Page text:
Animal rights activists rallied outside of Hong Kong’s Fur & Fashion Fair on Sunday against the city’s continued participation in the international fur trade.

Around 90 protesters clad in animal masks and bodysuits gathered outside of the Hong Kong Convention and Exhibition Centre (HKCEC) in Wan Chai, which played host to the annual fair between last Friday and Monday. The exhibition, now in its seventh year, was organised by the Hong Kong Fur Federation (HKFF), who tout the city as the “the world’s No.1  fur centre and premier exporter of high quality furs.”

Photo: Supplied.

The protest was also attended by pro-democracy lawmakers Eddie Chu, Claudia Mo, and Au Nok-hin. A petition urging the government to adopt an import and sales ban on all fur products was handed to Edward Yau, Secretary for Commerce and Economic Development, at the Central Government Offices at the end of the march.

Photo: InMedia/Flickr.

“While more countries and leading fashion brands go fur-free, Hong Kong is contrary to the international trend,” Wendy Chan, a rally organiser, told HKFP. “We want to deliver a message to [Chief Executive] Carrie Lam and Edward Yau, as the heads of government – they can be either pro or anti-fur. This brutal industry not only kills over a billion animals every year but also harms workers and the planet. This unethical trade that is ruining Hong Kong’s reputation.”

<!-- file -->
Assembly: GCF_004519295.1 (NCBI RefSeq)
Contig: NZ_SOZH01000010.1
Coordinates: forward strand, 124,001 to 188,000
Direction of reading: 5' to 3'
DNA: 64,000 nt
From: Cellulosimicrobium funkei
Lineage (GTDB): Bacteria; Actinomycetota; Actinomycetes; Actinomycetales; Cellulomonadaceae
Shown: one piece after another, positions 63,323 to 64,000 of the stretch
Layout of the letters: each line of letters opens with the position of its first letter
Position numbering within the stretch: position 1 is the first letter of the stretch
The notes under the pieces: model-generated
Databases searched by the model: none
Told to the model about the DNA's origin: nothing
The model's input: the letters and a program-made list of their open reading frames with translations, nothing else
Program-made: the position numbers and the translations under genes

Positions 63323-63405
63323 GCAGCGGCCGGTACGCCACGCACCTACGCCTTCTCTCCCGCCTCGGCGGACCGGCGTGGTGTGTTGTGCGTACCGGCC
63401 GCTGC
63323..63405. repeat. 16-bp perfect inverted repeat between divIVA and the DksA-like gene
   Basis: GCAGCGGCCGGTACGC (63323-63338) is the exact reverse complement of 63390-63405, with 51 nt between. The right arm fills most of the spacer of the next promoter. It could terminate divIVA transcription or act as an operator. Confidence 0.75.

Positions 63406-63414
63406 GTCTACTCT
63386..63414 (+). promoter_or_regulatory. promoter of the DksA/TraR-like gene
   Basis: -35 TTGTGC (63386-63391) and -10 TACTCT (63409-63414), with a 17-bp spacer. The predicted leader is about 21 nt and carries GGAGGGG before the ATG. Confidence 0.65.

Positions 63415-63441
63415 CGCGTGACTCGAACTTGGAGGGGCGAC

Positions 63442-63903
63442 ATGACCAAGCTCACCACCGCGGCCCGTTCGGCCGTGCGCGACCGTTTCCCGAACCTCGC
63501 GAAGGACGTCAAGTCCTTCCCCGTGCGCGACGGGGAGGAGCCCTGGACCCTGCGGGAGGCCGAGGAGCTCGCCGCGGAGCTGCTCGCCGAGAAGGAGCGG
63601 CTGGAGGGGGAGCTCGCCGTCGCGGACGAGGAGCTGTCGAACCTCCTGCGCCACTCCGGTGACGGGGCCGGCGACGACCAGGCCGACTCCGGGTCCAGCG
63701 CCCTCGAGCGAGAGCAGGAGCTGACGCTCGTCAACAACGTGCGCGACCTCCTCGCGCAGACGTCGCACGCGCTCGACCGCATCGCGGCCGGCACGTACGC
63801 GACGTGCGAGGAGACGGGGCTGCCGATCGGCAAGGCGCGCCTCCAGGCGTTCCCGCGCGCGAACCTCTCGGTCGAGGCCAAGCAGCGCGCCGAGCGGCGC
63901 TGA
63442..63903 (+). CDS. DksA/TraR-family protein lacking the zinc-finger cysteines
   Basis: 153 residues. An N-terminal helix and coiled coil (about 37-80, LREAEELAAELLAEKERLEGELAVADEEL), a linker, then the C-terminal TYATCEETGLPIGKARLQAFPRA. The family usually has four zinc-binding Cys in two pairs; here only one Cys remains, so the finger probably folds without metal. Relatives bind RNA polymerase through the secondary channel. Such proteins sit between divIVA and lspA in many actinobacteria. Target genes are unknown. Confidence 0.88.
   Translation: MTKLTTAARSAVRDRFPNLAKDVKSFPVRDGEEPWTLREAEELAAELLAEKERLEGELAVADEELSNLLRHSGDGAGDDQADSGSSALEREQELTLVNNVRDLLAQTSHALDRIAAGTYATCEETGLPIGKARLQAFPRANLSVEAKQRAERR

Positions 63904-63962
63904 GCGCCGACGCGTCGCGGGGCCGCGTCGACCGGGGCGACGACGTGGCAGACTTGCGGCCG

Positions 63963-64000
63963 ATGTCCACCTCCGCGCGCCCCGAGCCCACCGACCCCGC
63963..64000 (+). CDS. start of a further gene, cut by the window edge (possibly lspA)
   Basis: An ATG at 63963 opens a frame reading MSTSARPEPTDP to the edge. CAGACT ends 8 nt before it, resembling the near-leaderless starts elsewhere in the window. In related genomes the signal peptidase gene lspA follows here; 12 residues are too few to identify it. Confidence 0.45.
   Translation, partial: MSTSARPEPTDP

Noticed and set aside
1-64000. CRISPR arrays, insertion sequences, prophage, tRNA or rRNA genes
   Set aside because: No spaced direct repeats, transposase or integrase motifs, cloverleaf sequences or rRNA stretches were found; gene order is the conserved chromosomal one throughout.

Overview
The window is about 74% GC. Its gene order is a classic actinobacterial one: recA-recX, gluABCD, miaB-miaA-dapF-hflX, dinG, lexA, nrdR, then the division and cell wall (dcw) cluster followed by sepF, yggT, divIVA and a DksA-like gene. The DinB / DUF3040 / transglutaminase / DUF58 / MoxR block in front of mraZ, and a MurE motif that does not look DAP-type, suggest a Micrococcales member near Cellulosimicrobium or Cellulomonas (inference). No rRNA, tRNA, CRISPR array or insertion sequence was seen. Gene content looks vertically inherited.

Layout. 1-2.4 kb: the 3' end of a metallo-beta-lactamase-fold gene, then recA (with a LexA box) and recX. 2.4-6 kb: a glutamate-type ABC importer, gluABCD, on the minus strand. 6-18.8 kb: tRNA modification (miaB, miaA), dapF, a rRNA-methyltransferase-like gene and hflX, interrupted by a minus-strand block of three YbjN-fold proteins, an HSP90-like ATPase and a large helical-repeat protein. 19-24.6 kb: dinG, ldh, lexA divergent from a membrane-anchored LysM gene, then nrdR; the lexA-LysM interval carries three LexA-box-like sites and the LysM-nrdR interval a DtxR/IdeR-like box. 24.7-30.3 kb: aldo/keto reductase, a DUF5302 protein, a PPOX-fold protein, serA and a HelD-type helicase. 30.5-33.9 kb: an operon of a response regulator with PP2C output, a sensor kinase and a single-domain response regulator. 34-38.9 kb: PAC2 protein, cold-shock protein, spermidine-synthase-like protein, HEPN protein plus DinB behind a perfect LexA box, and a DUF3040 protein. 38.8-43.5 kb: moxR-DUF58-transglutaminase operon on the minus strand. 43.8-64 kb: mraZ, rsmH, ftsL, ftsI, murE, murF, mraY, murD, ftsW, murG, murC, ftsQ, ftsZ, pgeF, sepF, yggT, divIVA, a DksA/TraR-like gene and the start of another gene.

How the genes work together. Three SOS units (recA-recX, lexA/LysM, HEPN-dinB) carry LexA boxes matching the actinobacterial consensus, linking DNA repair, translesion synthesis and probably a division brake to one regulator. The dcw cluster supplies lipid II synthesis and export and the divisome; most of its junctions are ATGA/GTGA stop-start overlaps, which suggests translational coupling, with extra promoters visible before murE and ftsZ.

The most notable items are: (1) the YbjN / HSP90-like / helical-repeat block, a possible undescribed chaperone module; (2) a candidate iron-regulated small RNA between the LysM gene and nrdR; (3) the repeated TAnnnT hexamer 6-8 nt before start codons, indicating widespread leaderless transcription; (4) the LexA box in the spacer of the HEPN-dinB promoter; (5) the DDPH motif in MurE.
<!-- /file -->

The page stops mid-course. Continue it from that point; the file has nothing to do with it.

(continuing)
Photo: InMedia/Flickr.

Organisers also slammed the fur industry as harmful to the environment for its use of toxic chemicals such as formaldehyde in the manufacturing process. The gas is used to prevent animal pelts from rotting, though research suggests it can lead to cancer, irritation and allergies.

‘Progress, not regress’

Claudia Mo said that the use of fur in fashion is a cruel practice. “Hong Kong is known to be the international hub for [the] fur trade, with Mainland China the primary and key source,” she told HKFP. “Fur fashion is essentially vanity, and cruel. Humans progress, not regress. We should all help to put an end to this. Even fake fur would only help to promote and endorse the desirability of real fur.”

Photo: Supplied.

HKFF responded to the protest by stating that it abides by international laws and refutes claims that fur damages the environment, citing it as a “renewable biodegradable” material that can be recycled. “This organisation repeatedly fabricates false messages to deliberately mislead the public, and harasses a legal and well-regulated industry with the sole reason of harming the fur trade,” a spokesperson told HKFP.

“The Federation spokesman reiterates that the fur industry condemns any behaviour that constitutes animal cruelty, and joins the public upon this common stance.”

Photo: InMedia/Flickr.

A number of countries have outlawed fur farms, including the United Kingdom in 2000 and Japan in 2016. The sale of fur has also been outlawed across the United States, in West Hollywood in 2011, San Francisco last year, and Los Angeles by 2020. No such legislation exists in Hong Kong.

Photo: InMedia/Flickr.

Hong Kong remains the world’s third-largest fur clothing exporter with mainland China as its largest market, accounting for 49 per cent of its exports in 2018, according to the Hong Kong Trade Development Council.


Jennifer Creery

Jennifer Creery is a Hong Kong-born British journalist, interested in minority rights and urban planning. She holds a BA in English at King's College London and has studied Mandarin at National Taiwan University.